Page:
Demonstrate a high reputation to evict squatters

Trademark squatting is rife in China, so it pays to register fast. If a dishonest filing has already been made, showing that a trademark enjoys a high reputation can help in opposition or invalidation proceedings.

China is a first-to-file jurisdiction – a fact that has led to a significant amount of activity by trademark squatters. The easiest way to ensure that bad-faith applicants do not beat a genuine brand owner to a registration is to file as early – and as broadly – as possible. However, where a brand owner believes that a squatter has filed in bad faith, seeking well-known trademark status or arguing that a mark has attained a high reputation are two ways to claim prior rights.

While well-known status can give brand owners broad protection across classes not already registered (and even protection for trade names), the threshold for recognition is high. Not many brands have obtained, or will obtain, recognition. Where well-known status might not be available, brand owners should look to prove that their mark has acquired a high reputation in order to gain prior rights and combat bad-faith filings.

Well-known trademarks

It can be challenging to obtain well-known trademark status. A number of factors will be considered before a determination is made, and the evidential burden is high.

Brand owners should prepare well in advance and work with local counsel to find the best way to claim well-known status, while also collecting a large amount of strong evidence. Following a review of the first batch, counsel will likely request additional evidence, including related documentation showing a full evidentiary chain of the items already provided. In certain circumstances, more time will be needed for notarisation and legalisation – where the evidence will be authenticated in the home country and by the Chinese embassy in that country. This alone can take weeks or even months. It probably goes without saying, but given the amount of time, effort and cost associated with preparing a claim, brand owners should ensure that they are working with a local attorney or firm with extensive experience of these types of specialised case.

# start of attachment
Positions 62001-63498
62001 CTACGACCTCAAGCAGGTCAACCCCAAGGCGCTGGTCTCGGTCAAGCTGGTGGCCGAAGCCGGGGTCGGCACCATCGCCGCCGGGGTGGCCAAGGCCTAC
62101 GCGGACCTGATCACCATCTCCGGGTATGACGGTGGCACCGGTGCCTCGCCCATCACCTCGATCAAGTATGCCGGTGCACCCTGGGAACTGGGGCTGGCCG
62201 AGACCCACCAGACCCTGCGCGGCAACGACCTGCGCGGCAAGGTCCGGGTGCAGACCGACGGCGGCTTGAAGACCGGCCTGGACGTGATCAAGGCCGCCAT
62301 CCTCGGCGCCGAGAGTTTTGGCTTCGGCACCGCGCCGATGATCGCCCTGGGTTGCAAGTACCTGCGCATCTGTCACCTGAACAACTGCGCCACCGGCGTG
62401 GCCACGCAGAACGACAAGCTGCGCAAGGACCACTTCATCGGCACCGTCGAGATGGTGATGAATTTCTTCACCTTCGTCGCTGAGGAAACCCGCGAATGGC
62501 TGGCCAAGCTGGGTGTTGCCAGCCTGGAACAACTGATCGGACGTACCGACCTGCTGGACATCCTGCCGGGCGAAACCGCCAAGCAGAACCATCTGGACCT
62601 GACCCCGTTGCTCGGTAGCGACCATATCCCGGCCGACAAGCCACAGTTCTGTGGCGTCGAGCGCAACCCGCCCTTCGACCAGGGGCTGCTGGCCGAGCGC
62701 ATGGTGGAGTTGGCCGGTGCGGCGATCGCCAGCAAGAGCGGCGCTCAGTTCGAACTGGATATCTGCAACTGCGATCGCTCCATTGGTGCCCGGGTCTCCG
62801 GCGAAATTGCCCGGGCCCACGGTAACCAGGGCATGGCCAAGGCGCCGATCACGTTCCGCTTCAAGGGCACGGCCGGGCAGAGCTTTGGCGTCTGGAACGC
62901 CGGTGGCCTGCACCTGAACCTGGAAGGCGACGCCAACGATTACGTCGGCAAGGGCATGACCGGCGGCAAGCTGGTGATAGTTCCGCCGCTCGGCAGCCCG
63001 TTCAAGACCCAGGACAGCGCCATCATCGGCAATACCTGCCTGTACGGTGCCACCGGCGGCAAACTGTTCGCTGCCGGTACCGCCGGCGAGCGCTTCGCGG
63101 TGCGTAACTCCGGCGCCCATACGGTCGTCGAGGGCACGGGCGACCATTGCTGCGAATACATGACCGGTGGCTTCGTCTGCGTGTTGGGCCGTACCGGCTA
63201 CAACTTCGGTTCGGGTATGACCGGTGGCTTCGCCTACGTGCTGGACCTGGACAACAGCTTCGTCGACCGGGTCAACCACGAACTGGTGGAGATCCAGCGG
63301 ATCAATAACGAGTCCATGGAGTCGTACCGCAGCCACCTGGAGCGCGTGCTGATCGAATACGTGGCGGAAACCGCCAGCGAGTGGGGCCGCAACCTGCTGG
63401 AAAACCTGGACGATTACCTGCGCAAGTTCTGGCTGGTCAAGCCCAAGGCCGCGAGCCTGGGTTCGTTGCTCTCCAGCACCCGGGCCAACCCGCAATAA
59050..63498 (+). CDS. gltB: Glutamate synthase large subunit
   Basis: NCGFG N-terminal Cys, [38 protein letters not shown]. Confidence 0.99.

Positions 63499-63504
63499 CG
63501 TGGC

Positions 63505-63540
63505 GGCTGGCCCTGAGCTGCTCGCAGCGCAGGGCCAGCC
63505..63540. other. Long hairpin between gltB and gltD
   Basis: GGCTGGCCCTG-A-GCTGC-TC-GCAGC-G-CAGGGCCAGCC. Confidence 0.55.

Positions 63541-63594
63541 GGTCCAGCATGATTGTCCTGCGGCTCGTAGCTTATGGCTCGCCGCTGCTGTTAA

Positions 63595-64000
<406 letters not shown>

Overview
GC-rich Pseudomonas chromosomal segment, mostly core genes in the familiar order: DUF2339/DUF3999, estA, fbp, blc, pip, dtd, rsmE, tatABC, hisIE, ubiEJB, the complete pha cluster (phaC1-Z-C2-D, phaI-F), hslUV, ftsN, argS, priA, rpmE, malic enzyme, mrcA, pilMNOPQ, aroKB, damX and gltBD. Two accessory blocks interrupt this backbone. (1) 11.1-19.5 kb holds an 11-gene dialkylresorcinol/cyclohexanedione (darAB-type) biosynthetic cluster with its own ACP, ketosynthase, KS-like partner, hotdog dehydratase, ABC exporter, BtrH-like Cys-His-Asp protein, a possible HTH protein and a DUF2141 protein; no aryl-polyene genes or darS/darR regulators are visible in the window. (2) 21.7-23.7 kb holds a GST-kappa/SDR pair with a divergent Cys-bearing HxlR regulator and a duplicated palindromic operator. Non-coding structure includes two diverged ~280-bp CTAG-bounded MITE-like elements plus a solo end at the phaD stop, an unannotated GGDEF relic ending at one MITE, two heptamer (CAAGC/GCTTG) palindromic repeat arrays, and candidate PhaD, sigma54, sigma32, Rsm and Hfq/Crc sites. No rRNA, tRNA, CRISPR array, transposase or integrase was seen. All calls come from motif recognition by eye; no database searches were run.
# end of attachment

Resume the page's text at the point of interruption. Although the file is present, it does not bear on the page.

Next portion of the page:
It is important to select the most appropriate case to claim well-known status. Often, there will be a number of trademarks filed by one trademark squatter or multiple squatters. Given that there may be numerous possible cases, it is best to choose the strongest one. When deciding the best one to pursue, the brand owner should consider:

  • the degree of similarity between the mark and the opposed or disputed mark – ideally the marks should be identical;
  • the designated goods or services of the two marks – ideally these should be dissimilar but connected, so that there is a likelihood of them being misleading;
  • the amount of time the opposed or disputed mark has been registered – too long may raise the evidentiary burden;
  • whether there has been at least five years of prior use in China, in at least 10 provinces or cities; and
  • the type of proceeding to bring against the other party – namely, opposition or invalidation proceedings, petitioning the Administration of Industry and Commerce (China’s trademark enforcer) to conduct a raid or trademark infringement litigation.

Next, the courts or examiners will look at a number of factors, including:

  • the extent of awareness among the relevant consumers;
  • duration of use;
  • duration, extent and geographical scope of advertising;
  • other grants of well-known status; and